5. Embrace public transportation
We all like to Uber. And flying is definitely the faster option in many scenarios. But if you really want to experience a destination like a local, and have a mini adventure in the process, embrace public transportation. Ride the bus through a city, or take a Greyhound. Some of my most favorite travel memories were traversing southern Mexico aboard an ADO bus. I saw so much of the country that way, and had a lot of time to think about my journey. You learn a lot about the people, and about yourself, when you’ve got nothing but time and hundreds of miles ahead of you.
6. Sign up for free gym trials
Confession: I’m not all about backpacker bohemian life. I LOVE the gym, and Meagan does not run outdoors. I am admittedly a low-key gym rat and when I travel I really, really like to stay in shape. So if I’m not staying at a hotel I research the gyms near me and sign up for free trials, which they often offer to new residents in the area. Often you’ll need proof of residence, but I’ll leave you to get creative with how you skirt around that. I’ve also signed up for trial memberships (and canceled within the grace window). Sometimes you get lucky with a local gym that will charge something like $5 a day for a day pass, in which case, I’m pretty sure you can afford that. And, if you’re not as princessy as I am, there’s always running outside.
7. Pick cheap destinations
You don’t see me posting pictures from London or Paris (unless, of course, it’s a press trip). I’m lacing up my sneakers and hitting the pavement in Mexico, South America, and Southeast Asia. I pick these destinations 1. Because I’m interested in them; 2. Because they are WARM (I hate the cold); and 3. Because they are CHEAP. There’s a method to the madness.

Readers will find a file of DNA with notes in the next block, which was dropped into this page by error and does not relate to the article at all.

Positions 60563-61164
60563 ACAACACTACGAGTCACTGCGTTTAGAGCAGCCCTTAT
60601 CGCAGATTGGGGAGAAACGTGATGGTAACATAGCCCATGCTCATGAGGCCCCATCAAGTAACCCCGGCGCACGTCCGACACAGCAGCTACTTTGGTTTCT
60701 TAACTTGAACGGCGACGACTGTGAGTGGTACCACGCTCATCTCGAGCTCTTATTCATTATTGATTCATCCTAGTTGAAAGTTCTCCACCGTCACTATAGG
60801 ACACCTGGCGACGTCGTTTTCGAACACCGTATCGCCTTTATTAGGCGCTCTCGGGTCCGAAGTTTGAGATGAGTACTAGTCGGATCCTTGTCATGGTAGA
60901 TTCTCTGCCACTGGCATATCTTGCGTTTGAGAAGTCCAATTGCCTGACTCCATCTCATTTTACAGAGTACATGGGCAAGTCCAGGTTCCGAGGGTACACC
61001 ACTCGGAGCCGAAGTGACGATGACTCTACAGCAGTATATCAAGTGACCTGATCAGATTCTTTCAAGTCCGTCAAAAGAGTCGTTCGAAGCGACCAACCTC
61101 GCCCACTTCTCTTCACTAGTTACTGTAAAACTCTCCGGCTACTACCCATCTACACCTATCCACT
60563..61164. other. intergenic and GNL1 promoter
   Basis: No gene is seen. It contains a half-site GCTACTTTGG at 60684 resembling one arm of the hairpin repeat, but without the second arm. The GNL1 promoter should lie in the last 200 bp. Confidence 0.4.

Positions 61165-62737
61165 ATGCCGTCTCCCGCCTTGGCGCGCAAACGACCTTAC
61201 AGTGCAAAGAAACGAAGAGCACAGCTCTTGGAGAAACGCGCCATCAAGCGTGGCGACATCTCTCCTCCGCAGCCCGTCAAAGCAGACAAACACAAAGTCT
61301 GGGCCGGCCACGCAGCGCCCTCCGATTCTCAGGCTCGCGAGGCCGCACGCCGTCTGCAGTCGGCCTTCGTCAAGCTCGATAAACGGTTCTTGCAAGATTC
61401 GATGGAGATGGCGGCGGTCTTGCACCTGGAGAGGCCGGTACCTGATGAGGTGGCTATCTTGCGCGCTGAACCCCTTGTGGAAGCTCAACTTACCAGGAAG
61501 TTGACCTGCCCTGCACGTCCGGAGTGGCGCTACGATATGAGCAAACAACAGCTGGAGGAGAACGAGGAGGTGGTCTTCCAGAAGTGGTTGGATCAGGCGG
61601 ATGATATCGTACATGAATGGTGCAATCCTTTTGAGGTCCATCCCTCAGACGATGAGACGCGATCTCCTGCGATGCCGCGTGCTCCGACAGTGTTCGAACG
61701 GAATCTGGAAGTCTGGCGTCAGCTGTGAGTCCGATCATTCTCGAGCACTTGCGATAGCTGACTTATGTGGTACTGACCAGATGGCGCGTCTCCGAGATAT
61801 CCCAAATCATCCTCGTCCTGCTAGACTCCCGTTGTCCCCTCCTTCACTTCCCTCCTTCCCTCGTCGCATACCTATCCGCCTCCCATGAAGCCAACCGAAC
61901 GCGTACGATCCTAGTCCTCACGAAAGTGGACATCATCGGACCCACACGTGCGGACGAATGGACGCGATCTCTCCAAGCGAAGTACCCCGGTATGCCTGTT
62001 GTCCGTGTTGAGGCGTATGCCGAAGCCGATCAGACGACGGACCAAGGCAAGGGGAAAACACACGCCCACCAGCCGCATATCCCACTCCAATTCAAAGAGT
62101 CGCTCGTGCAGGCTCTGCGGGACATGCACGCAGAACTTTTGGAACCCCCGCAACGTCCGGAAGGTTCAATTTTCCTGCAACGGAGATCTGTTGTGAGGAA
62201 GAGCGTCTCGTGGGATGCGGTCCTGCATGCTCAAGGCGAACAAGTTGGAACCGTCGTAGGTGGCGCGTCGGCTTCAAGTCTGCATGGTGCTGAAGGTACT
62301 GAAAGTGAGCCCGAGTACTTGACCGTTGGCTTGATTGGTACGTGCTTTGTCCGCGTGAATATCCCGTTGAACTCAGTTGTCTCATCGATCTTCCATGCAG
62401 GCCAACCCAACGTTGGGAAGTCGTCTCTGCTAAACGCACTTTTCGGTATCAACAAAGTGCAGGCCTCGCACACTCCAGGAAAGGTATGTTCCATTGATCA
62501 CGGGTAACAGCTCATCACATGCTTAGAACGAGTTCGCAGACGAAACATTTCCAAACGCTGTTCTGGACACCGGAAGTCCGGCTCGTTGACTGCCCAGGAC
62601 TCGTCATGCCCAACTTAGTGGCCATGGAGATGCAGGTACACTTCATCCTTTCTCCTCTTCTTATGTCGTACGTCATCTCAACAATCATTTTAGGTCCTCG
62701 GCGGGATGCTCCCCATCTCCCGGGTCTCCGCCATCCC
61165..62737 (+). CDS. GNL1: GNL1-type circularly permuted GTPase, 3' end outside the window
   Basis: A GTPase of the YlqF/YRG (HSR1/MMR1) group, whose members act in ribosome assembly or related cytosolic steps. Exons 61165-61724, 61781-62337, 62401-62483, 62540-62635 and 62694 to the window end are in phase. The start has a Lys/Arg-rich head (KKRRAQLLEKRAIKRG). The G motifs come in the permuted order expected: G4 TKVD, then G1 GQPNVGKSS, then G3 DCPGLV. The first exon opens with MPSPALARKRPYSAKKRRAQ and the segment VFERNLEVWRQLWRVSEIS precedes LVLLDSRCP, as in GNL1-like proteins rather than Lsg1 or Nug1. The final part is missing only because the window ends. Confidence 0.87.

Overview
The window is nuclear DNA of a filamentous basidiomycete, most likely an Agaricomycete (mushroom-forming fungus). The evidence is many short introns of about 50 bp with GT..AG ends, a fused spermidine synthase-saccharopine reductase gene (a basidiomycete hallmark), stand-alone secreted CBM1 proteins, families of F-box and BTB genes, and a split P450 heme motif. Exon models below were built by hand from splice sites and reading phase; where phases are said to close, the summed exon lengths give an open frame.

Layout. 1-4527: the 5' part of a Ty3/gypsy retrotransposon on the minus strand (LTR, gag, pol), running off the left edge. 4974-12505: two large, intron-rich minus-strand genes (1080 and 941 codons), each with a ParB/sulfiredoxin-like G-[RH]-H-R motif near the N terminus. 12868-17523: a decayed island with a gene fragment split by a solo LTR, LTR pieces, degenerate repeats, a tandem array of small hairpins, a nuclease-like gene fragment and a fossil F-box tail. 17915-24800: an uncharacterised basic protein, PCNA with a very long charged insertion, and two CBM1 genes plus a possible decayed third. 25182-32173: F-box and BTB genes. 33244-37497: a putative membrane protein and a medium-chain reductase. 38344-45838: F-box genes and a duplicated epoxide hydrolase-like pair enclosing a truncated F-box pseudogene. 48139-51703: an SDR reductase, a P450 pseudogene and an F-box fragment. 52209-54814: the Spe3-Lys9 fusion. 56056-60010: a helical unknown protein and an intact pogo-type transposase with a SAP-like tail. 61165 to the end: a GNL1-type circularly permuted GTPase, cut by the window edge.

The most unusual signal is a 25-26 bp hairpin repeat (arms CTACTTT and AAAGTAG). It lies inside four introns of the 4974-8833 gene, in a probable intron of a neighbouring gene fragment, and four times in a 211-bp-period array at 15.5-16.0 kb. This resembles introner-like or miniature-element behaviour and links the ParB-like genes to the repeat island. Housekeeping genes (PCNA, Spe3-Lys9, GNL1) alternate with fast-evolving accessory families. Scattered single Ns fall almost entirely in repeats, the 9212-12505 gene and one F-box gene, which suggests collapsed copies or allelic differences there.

8. Travel slowly
Camp out for a while in one destination. Moving around costs money. If you leave time to linger, you save time for things like cooking, scoping out the best deals, and taking things one day at a time.
In case you thought I’m on a perma-vacation, let me remind you that that is definitely not the case. I work every single day - even when I’m traveling. It’s 7:30am on a Sunday morning and I’m awake writing this. Afterwards I’ll move on to another article and then hit the gym. Then I’ll go sightseeing. The luxury of living a life on the road comes with its price, and that price is constantly having to work to fund my adventures and my life back in New York.
10. Don’t forget to treat yourself
Traveling on the cheap does not mean denying yourself. It does not mean having to live like a bum. With the money you’re saving using all of these hacks, don’t forget to splurge a little on something you really want to do. This is your time, after all, and you definitely cannot take it with you, so might as well use it on something special. Or another plane ticket.